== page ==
That this question exists is due, in large part, to some of the ambiguity that exists surrounding the custody statute which was amended in 2010. Within that amendment, it was established that there were 16 factors which should be utilized in deciding a custody case. When making their custody decisions, judges must articulate on the record how each of those factors weighed into their decision.

A question arose, however, whether a trial court needed to address each of those individual issues within each and every custody action. In the case of M. O. v. J. T. R., 1757 E.D.A. 2013, the parties were able to resolve by agreement all of the issues related to their custody dispute. The action began when father filed a petition for modification of their 2007 agreed parenting plan. The Chester County Court of Common Pleas judge in the case conducted pre-trial conferences at the parties’ request during which they ultimately narrowed their issues down to whether father would be required to take time off from work during the three weeks of his summer custodial vacation time.

The trial court heard testimony limited to just that issue and, on May 22, 2013, the court issued an order allowing father to continue working during his summer custodial time. Mother’s motion for reconsideration was denied by the court and she filed a timely appeal to the Superior Court.

Mother first raised the issue regarding the limited evidence presented in the case, but the Superior Court points out that she consented to a hearing on a single, limited issue left over from the overall agreement the parties reached.

Mother then argues that the trial court did not expressly consider each of the 16 factors set forth in 23 Pa. C.S.A. §5328(a) when it rendered its decision.  She cites the requirement under §5323(d) requiring the trial court to provide its rationale for its decision.

The trial court determined, and was upheld by the Superior Court, that because the hearing was limited to a single, narrow issue, it did not have to address each of the 16 factors.  Moreover, the trial court concluded that “most of the factors are not relevant to the issue of father’s summer employment schedule and that the parties did not present evidence concerning the majority of the factors.”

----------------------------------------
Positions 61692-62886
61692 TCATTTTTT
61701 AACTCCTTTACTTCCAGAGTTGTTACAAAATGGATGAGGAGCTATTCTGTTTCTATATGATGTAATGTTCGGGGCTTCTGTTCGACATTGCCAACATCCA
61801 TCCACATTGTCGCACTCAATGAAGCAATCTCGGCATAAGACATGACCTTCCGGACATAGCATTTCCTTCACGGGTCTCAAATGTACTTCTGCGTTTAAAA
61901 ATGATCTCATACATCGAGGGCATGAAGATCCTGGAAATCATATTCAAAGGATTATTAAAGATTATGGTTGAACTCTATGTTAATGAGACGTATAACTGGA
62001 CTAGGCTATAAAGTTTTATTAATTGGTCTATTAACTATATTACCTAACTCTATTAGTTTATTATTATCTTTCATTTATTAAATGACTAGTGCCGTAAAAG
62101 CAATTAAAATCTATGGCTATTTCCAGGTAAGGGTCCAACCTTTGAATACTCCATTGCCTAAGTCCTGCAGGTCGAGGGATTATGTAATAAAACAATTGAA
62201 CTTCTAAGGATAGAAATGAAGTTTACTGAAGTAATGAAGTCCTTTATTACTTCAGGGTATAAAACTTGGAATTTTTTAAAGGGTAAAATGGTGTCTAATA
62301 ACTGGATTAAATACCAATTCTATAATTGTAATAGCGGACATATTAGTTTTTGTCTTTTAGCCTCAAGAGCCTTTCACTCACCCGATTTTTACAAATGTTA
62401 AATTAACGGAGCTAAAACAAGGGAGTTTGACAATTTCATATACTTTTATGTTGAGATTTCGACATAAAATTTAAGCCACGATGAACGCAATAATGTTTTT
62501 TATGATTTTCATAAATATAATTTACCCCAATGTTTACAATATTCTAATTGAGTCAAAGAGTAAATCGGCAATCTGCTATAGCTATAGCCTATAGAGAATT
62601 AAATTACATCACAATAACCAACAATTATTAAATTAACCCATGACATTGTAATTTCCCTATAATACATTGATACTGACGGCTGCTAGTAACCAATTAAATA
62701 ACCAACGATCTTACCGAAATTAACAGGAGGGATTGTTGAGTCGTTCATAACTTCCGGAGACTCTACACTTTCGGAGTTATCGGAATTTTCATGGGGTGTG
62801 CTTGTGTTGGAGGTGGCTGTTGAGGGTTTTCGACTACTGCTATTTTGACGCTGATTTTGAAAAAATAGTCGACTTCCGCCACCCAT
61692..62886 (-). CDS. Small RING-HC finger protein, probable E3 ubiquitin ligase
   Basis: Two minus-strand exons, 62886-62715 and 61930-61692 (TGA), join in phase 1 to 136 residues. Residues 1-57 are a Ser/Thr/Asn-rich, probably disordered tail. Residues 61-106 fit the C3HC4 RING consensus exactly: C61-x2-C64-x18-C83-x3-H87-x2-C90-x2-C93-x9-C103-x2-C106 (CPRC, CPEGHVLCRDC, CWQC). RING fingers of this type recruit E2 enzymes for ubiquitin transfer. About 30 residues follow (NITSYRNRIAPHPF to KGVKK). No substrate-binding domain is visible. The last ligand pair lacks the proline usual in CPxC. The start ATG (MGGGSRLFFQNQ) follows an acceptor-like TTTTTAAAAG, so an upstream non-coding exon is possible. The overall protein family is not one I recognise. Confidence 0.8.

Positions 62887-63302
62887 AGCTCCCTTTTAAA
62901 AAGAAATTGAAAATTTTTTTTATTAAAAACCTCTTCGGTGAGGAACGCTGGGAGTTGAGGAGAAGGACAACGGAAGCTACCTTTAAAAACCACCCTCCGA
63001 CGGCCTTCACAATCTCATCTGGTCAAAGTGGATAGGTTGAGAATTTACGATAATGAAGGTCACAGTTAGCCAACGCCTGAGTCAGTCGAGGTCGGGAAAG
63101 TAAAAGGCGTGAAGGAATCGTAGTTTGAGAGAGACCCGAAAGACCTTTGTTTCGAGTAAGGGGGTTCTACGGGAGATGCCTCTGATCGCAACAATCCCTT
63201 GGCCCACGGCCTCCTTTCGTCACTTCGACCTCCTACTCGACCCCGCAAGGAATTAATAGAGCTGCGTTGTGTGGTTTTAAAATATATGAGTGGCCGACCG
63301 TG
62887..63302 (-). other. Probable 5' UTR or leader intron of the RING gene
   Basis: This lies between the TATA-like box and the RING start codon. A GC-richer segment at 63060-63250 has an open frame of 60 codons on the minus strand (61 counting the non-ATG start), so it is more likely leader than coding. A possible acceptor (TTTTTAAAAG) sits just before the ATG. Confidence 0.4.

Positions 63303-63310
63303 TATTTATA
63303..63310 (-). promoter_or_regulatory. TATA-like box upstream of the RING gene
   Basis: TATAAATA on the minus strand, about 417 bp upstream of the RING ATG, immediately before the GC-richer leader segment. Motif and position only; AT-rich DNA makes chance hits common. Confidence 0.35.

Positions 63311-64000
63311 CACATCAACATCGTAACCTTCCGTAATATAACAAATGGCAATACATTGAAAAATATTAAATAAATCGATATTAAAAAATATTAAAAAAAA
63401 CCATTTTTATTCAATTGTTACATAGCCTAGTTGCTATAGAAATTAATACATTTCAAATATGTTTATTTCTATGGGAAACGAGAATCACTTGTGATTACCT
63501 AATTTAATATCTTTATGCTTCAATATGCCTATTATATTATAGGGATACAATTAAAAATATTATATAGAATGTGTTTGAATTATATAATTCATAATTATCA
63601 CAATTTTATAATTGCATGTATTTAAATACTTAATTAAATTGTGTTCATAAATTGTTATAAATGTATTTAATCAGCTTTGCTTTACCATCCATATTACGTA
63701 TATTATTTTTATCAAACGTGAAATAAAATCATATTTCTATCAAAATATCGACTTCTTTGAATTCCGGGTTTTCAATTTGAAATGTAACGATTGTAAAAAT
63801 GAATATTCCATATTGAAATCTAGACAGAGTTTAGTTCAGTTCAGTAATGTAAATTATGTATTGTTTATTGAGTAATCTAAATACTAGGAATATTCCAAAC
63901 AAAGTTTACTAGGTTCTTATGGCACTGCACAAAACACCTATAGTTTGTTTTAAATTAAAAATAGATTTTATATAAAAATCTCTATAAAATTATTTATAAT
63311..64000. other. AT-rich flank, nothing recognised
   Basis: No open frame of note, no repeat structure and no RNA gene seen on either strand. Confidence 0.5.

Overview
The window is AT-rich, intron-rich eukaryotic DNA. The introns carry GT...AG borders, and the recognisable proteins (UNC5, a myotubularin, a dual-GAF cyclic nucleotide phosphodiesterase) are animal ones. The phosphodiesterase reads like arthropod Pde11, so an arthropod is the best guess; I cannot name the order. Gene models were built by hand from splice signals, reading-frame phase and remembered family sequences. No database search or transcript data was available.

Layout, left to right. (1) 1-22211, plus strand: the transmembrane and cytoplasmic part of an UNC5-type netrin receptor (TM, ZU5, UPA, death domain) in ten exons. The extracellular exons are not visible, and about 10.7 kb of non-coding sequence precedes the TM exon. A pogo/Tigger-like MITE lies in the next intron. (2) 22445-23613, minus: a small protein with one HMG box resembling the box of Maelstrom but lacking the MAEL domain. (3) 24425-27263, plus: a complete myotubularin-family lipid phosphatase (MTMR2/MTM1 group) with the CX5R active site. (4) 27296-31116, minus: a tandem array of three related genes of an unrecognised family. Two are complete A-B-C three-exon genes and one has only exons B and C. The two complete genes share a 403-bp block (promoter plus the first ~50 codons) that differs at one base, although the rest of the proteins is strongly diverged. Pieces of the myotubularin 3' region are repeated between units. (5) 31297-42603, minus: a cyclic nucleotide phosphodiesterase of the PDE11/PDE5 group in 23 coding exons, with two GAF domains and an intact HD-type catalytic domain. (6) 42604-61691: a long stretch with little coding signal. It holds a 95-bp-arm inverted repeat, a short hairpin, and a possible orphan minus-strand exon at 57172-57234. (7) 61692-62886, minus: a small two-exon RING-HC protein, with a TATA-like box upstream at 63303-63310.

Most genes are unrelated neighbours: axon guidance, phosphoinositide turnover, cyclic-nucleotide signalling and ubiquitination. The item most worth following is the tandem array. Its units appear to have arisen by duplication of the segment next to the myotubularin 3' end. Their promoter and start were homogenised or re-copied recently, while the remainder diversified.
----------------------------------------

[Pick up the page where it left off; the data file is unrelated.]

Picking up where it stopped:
The main issue for the Superior Court was that under §5323 of the Custody Code, the court must provide the rationale for a specific section of custody awards, namely, 1) shared physical custody; 2) primary physical custody; 3) partial physical custody; 4) sole physical custody; 5) supervised physical custody; 6) shared legal custody, and; 7) sole legal custody.  The court interpreted §5328(a) as being a requirement when one of those seven custody awards affected and that “while the trial court’s ruling modified its prior order, it did not change the underlying award of custody.”

This case is important from the standpoint that it helps shape the extent to which the trial court must delineate its decisions by each custody factor.  It is certainly a guide to practitioners as to what type of custody hearing requires the full articulation of each of the 16 custody factors in a custody trial.

M.O. v. J. T. R., 2014 Pa. Super. 15

(Photo Credit: www.123rf.com)

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Aaron Weems is an attorney and editor of the Pennsylvania Family Law Blog. Aaron is a resident of Fox Rothschild’s Blue Bell, Pennsylvania office and practices throughout the greater Philadelphia region. Aaron can be reached at 610-397-7989; aweems@foxrothschild.com, and on Twitter @AaronWeemsAtty.

Leslie Spoltore in our Wilmington office recently wrote on the Delaware Trial Practice Blog about Delaware’s “stand-by guardian” laws which allow a parent or guardian “afflicted with a progressive, chronic condition or terminal illness to make arrangements for the future care of their child without terminating their own legal rights.”  This law allows parents and guardians to responsibly plan for the care of their children without having to be concerned about estate disputes or disagreements among survivors as to who will care for an orphaned child.  Coupled with solid financial estate planning and an individual suffering from a terminal disease is able to truly get their affairs in order well in advance of their death.

 

College football recruiting can become, for a sought after recruit, the perfect intersection of where talent meets commoditization; in other words, recruiting is where the athletic talents of the amateur student-athlete attract the attention revenue generating college football programs.  Recently, however, an incident between a student-athlete and his mother highlights the conflicting agendas and motivations that people may have in a student-athlete’s life.